There is nothing quite like the smell of roast chicken. Except, of course, the taste of the beautifully succulent meat, tender and juicy and cooked to perfection. And there are not too many meals that make you feel so much like a domestic goddess as roasting a chicken. Your home fills with the incredible scent of chicken, vegetables, herbs and spices. And best of all, you only had to spend about 15 minutes getting it all ready.
The smell of roast chicken brings back fond childhood memories of arriving at my grandmothers house on Sunday after church. Her table already laid and the dinner plates warming, as she stirred her homemade gravy. Take yourself back to your childhood with one of the following recipes.
A few tips before you start roasting…
Make sure to take your chicken out of the fridge at least 45 minutes before you’re planning to start roasting it. If it’s still refrigerator-cold when you put it in the oven, your cooking time will be longer, your chicken won’t be as tender, and you’ll be disappointed. Consider yourself forewarned.
Also don’t wash your chicken. Rinsing your chicken just spreads gross raw chicken germs all over your sink. And your kitchen. Cooking the meat to the proper temperature (165 degrees) will kill any dangerous germs or bacteria. Be sure to pat your chicken down with clean paper towels to dry it really well on the outside as well as the inside. Any excess moisture creates steam and will actually make your chicken drier.
After you’ve salted and seasoned your bird, place it on a roasting rack to ensure that your chicken cooks evenly and that it doesn’t stick to the roasting pan. Roasting your chicken at a super high heat (often as high as 450-500F) will crisp up the skin perfectly and will cook the meat as quickly as possible so that it doesn’t become dry.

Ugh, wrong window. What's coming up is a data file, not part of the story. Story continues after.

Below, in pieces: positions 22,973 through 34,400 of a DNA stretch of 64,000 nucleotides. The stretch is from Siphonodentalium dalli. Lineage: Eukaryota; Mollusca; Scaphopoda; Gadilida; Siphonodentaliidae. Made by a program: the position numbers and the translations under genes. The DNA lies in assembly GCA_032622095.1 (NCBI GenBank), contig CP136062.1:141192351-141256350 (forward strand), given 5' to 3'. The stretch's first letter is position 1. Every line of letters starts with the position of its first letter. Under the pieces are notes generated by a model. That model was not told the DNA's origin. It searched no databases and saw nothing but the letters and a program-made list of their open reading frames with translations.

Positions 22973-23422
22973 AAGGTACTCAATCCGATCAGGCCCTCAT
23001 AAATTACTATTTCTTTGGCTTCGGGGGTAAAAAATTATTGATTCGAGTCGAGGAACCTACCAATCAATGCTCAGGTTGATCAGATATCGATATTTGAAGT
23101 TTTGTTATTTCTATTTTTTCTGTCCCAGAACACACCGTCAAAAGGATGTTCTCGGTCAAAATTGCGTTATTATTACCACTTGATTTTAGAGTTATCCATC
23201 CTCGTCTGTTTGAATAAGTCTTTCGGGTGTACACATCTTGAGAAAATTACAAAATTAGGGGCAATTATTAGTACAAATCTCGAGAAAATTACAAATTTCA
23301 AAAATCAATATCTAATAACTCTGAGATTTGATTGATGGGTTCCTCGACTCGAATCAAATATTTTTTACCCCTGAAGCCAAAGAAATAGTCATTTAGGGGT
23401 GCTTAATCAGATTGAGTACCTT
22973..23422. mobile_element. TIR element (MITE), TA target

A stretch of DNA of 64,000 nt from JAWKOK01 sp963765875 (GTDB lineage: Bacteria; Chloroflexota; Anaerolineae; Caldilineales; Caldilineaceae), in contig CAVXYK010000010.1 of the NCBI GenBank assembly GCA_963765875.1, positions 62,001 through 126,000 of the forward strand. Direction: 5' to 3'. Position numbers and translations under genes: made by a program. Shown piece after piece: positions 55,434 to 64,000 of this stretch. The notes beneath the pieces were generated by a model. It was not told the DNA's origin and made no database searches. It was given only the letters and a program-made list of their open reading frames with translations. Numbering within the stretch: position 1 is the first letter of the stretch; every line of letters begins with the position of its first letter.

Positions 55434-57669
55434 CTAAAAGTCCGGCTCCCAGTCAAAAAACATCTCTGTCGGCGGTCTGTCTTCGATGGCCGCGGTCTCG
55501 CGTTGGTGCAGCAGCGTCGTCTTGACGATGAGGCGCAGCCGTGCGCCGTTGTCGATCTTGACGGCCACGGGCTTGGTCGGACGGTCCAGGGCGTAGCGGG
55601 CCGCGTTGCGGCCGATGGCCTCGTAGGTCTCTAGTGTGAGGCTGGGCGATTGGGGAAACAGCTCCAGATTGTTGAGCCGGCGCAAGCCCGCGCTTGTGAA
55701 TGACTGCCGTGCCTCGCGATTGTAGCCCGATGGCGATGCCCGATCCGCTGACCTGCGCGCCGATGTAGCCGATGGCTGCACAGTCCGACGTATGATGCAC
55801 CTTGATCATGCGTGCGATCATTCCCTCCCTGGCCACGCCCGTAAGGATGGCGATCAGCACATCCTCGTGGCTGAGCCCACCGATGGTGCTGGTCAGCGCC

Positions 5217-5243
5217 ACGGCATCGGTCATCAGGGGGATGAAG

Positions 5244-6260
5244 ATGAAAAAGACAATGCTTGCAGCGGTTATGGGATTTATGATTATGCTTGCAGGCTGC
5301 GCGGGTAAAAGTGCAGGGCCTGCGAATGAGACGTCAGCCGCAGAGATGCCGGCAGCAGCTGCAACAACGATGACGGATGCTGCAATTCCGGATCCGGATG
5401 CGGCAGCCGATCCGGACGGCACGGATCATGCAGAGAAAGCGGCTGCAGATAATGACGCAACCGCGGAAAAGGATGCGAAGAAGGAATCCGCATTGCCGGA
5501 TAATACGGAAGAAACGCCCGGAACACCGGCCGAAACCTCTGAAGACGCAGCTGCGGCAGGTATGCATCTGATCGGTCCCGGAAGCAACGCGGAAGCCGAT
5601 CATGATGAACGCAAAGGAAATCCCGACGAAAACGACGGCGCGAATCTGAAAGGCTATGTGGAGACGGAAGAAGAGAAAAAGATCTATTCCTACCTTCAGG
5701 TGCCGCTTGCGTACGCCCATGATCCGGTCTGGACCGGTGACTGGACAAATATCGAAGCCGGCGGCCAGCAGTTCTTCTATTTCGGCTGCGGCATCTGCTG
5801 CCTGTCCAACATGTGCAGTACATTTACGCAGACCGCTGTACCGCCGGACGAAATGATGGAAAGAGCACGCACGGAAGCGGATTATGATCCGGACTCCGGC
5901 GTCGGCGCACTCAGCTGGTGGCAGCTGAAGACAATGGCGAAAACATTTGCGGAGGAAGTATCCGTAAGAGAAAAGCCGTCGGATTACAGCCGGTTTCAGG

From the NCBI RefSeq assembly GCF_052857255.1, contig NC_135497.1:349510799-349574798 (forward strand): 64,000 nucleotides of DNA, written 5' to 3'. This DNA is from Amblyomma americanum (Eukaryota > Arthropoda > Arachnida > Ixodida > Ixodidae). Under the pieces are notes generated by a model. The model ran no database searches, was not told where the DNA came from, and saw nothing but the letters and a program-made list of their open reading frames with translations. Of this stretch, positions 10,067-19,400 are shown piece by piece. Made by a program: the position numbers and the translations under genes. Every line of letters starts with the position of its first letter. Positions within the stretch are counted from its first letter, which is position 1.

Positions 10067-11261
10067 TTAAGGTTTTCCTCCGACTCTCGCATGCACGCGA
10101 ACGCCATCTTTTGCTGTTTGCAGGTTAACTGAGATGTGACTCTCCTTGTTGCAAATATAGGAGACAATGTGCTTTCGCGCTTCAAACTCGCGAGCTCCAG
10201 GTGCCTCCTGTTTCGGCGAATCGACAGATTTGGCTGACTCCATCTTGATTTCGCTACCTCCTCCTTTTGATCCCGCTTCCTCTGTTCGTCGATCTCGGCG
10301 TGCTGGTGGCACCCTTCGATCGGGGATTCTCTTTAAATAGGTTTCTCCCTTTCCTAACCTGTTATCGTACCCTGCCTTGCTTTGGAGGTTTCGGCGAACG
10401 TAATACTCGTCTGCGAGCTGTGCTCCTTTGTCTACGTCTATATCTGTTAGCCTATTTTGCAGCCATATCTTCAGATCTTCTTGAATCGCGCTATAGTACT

Resist the urge to open the oven while your chicken is roasting. As long as you’re using a rack over the top of your roasting pan, opening the oven while your roasting a chicken is unnecessary. Using a rack will allow the heat to hit all sides of the bird evenly. Opening the oven door will decrease the oven heat and increase cooking time.
Remember your chicken is done when its internal temperature is 165 degrees. Check the temperature by inserting a meat thermometer right between the breast and the thigh; this is the thickest part of the chicken. Don’t cook the chicken past 165 degrees as it will start to dry out and won’t be as flavorful as it could be.
Don’t forget to take your chicken off the rack and let it sit on a cutting board for 15 minutes before carving. Letting your chicken “rest” gives the juices a chance to settle, so that they soak into your meat and flavor it, instead of just flowing out onto the cutting board.
Now that you’ve got the basics…
Here are 14 of the most amazing gluten free and paleo-friendly roast chicken recipes that range from basic to a little more complicated. Enjoy!